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Fetal Exposure To PCBs Impacts Reproductive Markers Of Children And Grandchildren Of Exposed Animals

Date:
May 27, 2008
Source:
Society for the Study of Reproduction
Summary:
Since the 1962 publication of Silent Spring by Rachel Carson, awareness of how environmental toxicants can impact fertility has increased. Researchers now provide evidence that adverse reproductive effects of toxicants may extend not only to the children of exposed individuals, but also to the next generation.
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Since the 1962 publication of Silent Spring by Rachel Carson, awareness of how environmental toxicants can impact fertility has increased.

In a new article, Steinberg and colleagues provide evidence that adverse reproductive effects of toxicants may extend not only to the children of exposed individuals, but also to the next generation.

They treated pregnant rats with a mixture of polychlorinated biphenyls (PCBs) and found that reproductive markers were disrupted not only in the female offspring of these rats, but also in the "grand offspring," which are derived from oocytes present in fetuses of the treated females.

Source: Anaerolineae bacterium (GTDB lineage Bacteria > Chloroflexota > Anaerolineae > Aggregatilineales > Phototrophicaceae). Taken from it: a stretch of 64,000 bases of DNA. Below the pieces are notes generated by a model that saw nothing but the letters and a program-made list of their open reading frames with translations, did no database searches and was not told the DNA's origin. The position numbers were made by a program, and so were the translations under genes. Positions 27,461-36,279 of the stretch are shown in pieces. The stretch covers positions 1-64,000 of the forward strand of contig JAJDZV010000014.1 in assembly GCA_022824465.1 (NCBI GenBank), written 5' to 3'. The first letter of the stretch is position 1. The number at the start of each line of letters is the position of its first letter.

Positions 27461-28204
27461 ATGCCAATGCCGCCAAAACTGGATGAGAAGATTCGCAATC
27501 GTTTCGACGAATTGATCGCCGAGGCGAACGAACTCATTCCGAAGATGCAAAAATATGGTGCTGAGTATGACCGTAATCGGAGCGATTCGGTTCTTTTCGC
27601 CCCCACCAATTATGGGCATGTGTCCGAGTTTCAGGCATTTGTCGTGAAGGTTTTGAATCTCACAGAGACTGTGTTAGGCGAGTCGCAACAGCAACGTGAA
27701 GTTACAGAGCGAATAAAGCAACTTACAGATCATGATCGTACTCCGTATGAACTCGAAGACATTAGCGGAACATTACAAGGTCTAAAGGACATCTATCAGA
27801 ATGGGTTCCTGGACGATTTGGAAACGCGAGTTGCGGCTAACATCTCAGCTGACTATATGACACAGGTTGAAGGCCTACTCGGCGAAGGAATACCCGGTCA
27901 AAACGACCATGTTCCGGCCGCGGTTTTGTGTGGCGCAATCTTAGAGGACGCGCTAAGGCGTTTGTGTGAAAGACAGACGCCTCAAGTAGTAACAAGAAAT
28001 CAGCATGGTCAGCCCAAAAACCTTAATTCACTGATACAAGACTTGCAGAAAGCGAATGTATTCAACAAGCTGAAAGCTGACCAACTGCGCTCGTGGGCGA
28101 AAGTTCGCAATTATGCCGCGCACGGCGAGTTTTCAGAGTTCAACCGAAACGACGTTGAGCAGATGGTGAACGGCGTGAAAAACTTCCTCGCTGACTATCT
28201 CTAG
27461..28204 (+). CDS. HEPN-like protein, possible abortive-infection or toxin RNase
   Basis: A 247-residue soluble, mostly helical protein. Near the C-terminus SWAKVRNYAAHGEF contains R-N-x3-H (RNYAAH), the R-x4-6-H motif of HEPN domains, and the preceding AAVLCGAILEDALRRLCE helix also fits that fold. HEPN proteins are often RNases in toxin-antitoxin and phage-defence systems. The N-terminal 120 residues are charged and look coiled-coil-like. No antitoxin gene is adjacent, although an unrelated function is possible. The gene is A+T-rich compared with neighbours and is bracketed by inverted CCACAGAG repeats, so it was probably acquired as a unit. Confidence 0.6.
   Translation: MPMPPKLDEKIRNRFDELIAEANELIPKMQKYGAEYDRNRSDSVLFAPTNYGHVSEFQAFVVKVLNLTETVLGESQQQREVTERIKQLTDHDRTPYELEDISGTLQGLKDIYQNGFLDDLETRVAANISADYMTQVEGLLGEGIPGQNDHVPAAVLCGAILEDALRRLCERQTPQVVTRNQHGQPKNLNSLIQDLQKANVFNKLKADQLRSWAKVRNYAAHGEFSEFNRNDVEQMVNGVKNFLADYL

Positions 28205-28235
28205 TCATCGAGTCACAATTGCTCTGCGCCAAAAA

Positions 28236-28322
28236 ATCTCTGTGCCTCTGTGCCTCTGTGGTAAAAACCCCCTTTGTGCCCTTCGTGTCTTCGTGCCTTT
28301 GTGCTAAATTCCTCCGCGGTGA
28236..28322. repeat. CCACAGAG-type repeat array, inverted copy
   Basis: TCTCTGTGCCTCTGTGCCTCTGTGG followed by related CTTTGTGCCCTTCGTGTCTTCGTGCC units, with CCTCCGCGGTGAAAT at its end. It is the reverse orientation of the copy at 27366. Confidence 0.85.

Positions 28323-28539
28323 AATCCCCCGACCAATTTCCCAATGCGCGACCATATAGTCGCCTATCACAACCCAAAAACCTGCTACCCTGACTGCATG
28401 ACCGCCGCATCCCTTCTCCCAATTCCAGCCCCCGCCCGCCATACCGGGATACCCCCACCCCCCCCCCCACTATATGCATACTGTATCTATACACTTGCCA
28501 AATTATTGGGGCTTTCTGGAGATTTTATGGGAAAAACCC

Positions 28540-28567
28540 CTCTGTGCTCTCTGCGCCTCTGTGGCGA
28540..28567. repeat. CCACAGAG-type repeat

Changes in the second generation included blunting of preovulatory LH release, reduced progesterone concentrations and reduced uterine weights.

The use of low doses of PCBs in this study increases the potential relevance of these findings to reproductive health.


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The above post is reprinted from materials provided by Society for the Study of Reproduction. Note: Materials may be edited for content and length.


Journal Reference:

  1. Rebecca M. Steinberg, Deena M. Walker, Thomas E. Juenger, Michael J. Woller, and Andrea C. Gore. Effects of Perinatal Polychlorinated Biphenyls on Adult Female Rat Reproduction: Development, Reproductive Physiology, and Second Generational Effects. Biology of Reproduction. 2008; 78:1091-1101. Published online in BOR-Papers In Press 27 February 2008; DOI 10.1095/biolreprod.107.067249

Cite This Page:

Society for the Study of Reproduction. "Fetal Exposure To PCBs Impacts Reproductive Markers Of Children And Grandchildren Of Exposed Animals." ScienceDaily. ScienceDaily, 27 May 2008. <www.sciencedaily.com/releases/2008/05/080524075256.htm>.
Society for the Study of Reproduction. (2008, May 27). Fetal Exposure To PCBs Impacts Reproductive Markers Of Children And Grandchildren Of Exposed Animals. ScienceDaily. Retrieved August 5, 2015 from www.sciencedaily.com/releases/2008/05/080524075256.htm
Society for the Study of Reproduction. "Fetal Exposure To PCBs Impacts Reproductive Markers Of Children And Grandchildren Of Exposed Animals." ScienceDaily. www.sciencedaily.com/releases/2008/05/080524075256.htm (accessed August 5, 2015).

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